Todd Starnes: My Hero

 

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Who’s your hero?

In the days of my youth, it was not just Superman, but also Flash Gordon  and even Mighty Mouse. Mmm, okay. Maybe not Mighty Mouse, but I did like the Mighty Mouse cartoons. Oh, and of course there was Zorro, played on TV by Guy Williams. I only missed seeing one episode, and that was while we were traveling. I was SO upset…

But even as a kid I knew those characters weren’t real, although they often performed heroic deeds.

I suddenly grew up. Forgot those childish heroes. But whose courage inspired me then? Who did I want to be like?

Politicians? Oh, like Richard Nixon? I don’t think so. Business leaders? I couldn’t name one that impressed me as being true hero material. Same for sports figures. Not that I knew anything about any of them, as disinterested as I was in sports. Movie stars? Mighty Mouse was more worthy of admiration than many of them.

That was the Vietnam era of American history, and I have no doubt that many heroic Americans fought in that struggle to protect South Vietnam from communist North Vietnam. But because the war was unpopular and far too many Americans vilified the military who gave up everything to do what their country called on them to do, I didn’t know of specific heroes. (I wasn’t fond of the Vietnam war, but at least I didn’t hold our military responsible or treat them badly.)

As a Christian, it would make sense that I would have viewed someone like Dr. Billy Graham as a hero of sorts. I admired (and still admire) him greatly, but I’m not sure I would describe his accomplishments as heroic. And he would be the first to insist that they were God’s accomplishments.

I’m in the same dilemma today. It seems like too many people are just going their own way, doing their own thing, with too few being willing to go the extra mile to do something dangerously worthwhile. Everything that was true of the Vietnam era is even more true today. It’s no wonder American is, as the cliche goes, “going to hell in a hand-basket.”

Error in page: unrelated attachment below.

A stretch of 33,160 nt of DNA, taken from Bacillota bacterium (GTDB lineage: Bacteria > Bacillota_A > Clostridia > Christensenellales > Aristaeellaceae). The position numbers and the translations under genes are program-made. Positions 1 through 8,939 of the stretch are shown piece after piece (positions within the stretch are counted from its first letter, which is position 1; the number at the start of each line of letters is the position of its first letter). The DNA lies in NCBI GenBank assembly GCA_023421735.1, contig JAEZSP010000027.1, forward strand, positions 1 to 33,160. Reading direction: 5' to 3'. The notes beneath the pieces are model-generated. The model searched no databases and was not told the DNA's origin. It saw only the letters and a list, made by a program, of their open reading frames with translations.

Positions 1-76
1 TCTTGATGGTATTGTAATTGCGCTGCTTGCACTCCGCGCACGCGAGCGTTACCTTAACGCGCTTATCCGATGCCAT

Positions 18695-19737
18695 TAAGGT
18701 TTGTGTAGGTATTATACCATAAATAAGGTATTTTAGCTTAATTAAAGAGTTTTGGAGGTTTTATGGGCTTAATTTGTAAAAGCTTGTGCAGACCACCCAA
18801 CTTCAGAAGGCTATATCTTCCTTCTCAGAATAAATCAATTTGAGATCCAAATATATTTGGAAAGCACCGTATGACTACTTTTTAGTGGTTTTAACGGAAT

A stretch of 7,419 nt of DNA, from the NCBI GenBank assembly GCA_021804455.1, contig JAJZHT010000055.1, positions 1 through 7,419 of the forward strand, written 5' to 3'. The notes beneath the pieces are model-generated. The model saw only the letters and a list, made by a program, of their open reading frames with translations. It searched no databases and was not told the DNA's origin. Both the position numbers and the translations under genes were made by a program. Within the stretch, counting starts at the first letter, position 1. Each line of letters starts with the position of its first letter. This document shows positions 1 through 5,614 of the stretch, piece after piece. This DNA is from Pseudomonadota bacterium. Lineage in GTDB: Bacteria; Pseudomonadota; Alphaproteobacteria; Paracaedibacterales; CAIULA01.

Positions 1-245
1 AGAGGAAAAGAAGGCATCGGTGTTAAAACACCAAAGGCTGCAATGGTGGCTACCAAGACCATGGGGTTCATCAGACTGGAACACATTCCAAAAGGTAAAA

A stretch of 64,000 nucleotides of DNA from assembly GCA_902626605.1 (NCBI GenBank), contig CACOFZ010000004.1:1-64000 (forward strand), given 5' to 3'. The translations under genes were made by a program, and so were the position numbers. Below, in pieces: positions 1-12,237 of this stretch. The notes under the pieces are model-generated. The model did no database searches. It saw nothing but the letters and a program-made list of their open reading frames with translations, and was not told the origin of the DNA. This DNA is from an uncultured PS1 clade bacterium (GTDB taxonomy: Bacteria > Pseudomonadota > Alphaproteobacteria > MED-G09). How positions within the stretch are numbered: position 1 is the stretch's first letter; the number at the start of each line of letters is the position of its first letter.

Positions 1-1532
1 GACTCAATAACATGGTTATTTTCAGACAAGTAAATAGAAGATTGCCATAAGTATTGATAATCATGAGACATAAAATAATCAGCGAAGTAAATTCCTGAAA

Yet perhaps I do have a few heroes. People who stand up for what’s right without counting the cost. People who still believe in the Bible or at least in biblical principles. People who believe in the Constitution. People who hold toes to the fire of those who have strayed so far from everything that makes–or used to make–America the melting pot of the world rather than a society that is fragmented culturally, ethnically, religiously, politically, and philosophically. Even linguistically. That list could go on and on and on.

I could probably name a number of conservatives who stand up for what’s right without fear of retribution, but Todd Starnes is the person I most think of as my hero. And the fact that he would probably be very surprised to know that and begin listing dozens of other people he thinks worthier of my admiration is part of what makes me feel that way.

I’ve known Todd ever so slightly through writers conferences we’ve both attended–see the pictures above–and his table in the dining hall has always been full of admirers. After all, it’s not every conference that sports a popular Fox News commentator as one of it keynote speakers, especially one who recorded one of his commentaries with us as his live audience.